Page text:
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Stedman and Hutchinson, comps. A Library of American Literature:
An Anthology in Eleven Volumes. 1891.
Vols. IX–XI: Literature of the Republic, Part IV., 1861–1889

On the Fly-Leaf of a Book of Old Plays

By Walter Learned (1847–1915)

[From Between Times. 1889.]

AT Cato’s Head in Russel Street

These leaves she sat a-stitching;

I fancy she was trim and neat,

Blue-eyed and quite bewitching.

Before her, in the street below,

All powder, ruffs, and laces,

There strutted idle London beaux

To ogle pretty faces;

While, filling many a Sedan chair

With hoop and monstrous feather,

In patch and powder London’s fair

Went trooping past together.

Swift, Addison, and Pope, mayhap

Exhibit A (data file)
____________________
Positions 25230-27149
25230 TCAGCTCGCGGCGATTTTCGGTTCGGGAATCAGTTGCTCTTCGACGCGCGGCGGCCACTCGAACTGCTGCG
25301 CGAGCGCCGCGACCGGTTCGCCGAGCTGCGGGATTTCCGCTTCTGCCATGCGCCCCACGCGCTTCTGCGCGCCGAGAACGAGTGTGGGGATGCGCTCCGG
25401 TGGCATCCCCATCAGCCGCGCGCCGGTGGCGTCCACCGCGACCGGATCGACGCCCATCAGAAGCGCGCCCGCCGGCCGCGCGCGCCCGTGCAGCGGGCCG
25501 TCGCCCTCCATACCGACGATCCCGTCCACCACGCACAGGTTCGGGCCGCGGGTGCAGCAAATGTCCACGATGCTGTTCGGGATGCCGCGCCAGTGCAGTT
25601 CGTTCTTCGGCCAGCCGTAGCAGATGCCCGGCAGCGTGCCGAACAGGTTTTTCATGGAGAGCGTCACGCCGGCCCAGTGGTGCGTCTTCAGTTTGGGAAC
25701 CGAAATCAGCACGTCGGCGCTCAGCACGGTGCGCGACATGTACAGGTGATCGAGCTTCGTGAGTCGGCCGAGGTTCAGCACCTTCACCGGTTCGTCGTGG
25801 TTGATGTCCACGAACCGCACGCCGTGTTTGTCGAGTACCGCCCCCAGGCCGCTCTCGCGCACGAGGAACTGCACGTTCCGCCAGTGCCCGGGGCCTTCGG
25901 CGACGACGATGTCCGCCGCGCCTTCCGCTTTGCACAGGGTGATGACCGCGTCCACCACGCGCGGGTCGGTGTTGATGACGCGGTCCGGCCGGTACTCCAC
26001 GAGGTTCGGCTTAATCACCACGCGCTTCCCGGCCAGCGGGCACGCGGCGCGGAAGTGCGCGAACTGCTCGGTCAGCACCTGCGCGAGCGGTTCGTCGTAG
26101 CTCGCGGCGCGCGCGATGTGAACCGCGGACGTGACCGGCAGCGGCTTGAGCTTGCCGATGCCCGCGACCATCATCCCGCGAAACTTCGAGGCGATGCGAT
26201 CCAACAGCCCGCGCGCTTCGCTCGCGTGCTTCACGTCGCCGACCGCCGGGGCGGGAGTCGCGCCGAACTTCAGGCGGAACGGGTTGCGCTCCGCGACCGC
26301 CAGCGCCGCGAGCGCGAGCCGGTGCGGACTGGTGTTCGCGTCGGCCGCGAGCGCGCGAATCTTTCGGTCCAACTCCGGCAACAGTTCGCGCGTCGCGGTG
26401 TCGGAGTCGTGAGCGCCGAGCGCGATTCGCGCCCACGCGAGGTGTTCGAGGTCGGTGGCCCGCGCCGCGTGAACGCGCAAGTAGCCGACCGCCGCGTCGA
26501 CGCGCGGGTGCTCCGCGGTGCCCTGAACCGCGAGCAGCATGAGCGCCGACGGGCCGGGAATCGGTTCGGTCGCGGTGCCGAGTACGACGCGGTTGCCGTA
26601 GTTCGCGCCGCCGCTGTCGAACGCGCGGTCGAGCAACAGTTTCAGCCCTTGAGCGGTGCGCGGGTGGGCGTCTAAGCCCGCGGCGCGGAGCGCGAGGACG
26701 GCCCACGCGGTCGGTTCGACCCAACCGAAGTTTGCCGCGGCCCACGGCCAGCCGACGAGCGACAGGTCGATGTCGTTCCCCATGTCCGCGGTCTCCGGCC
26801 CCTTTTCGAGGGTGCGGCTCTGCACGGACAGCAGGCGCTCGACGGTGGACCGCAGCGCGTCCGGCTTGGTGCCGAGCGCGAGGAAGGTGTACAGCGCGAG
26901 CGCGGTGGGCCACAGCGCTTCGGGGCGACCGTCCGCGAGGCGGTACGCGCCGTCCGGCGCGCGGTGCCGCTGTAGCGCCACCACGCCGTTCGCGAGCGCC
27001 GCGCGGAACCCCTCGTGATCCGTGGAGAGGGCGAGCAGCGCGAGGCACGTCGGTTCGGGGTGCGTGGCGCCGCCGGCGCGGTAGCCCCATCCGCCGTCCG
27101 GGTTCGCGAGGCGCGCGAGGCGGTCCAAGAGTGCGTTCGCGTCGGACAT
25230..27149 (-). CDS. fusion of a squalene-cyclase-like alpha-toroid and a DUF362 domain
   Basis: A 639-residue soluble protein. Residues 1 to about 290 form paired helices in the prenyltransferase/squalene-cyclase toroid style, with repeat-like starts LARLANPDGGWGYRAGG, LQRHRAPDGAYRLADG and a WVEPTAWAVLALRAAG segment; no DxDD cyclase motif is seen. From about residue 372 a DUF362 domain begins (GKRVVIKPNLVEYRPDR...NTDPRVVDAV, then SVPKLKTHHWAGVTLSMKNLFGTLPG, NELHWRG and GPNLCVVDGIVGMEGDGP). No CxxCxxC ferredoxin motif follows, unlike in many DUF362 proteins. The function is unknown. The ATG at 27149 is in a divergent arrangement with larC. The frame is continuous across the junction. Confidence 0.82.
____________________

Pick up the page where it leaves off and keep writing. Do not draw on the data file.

They sauntered slowly past her,

Or printer’s boy, with gown and cap

For Steele, went trotting faster.

For beau nor wit had she a look,

Nor lord nor lady minding;

She bent her head above this book,

Attentive to her binding.

And one stray thread of golden hair,

Caught on her nimble fingers,

Was stitched within this volume, where

Until to-day it lingers.

Past and forgotten, beaux and fair;

Wigs, powder, all out-dated;

A queer antique, the Sedan chair;

Pope, stiff and antiquated.

Yet, as I turn these odd old plays,

This single stray lock finding,

I’m back in those forgotten days

And watch her at her binding.